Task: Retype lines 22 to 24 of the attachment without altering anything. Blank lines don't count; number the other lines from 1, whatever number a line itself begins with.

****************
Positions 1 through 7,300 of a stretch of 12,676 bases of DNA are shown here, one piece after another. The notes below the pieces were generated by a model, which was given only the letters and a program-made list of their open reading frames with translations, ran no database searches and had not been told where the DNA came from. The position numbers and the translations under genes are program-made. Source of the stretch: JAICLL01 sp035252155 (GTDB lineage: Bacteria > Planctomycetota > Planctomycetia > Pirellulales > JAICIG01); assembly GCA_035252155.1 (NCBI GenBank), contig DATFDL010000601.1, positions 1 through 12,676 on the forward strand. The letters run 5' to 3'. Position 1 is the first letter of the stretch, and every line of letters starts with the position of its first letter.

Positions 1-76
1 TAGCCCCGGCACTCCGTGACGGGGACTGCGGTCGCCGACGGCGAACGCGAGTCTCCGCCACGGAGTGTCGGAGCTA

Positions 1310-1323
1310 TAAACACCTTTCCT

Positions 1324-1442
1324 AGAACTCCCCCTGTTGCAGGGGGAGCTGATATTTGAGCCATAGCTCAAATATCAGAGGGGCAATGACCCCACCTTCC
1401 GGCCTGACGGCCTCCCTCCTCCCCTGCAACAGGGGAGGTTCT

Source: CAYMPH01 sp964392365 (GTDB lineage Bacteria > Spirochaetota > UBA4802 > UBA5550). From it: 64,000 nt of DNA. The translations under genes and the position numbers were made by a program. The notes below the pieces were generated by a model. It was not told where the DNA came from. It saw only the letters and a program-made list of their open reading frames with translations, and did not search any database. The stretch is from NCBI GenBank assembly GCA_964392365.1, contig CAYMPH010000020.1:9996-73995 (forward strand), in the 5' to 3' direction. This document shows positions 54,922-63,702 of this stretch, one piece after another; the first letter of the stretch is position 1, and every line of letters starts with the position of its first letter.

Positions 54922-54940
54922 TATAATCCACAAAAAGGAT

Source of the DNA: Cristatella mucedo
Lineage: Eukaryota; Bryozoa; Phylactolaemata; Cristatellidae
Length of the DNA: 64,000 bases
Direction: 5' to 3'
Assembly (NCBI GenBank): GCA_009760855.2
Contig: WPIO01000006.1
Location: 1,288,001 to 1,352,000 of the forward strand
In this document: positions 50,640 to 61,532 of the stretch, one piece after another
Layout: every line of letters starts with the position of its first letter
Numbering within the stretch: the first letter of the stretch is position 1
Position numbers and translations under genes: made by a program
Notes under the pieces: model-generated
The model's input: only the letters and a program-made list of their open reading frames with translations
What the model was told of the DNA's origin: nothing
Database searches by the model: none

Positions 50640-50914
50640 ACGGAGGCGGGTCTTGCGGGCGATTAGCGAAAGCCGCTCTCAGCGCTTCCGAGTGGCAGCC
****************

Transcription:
Position numbers and translations under genes: made by a program
Notes under the pieces: model-generated
The model's input: only the letters and a program-made list of their open reading frames with translations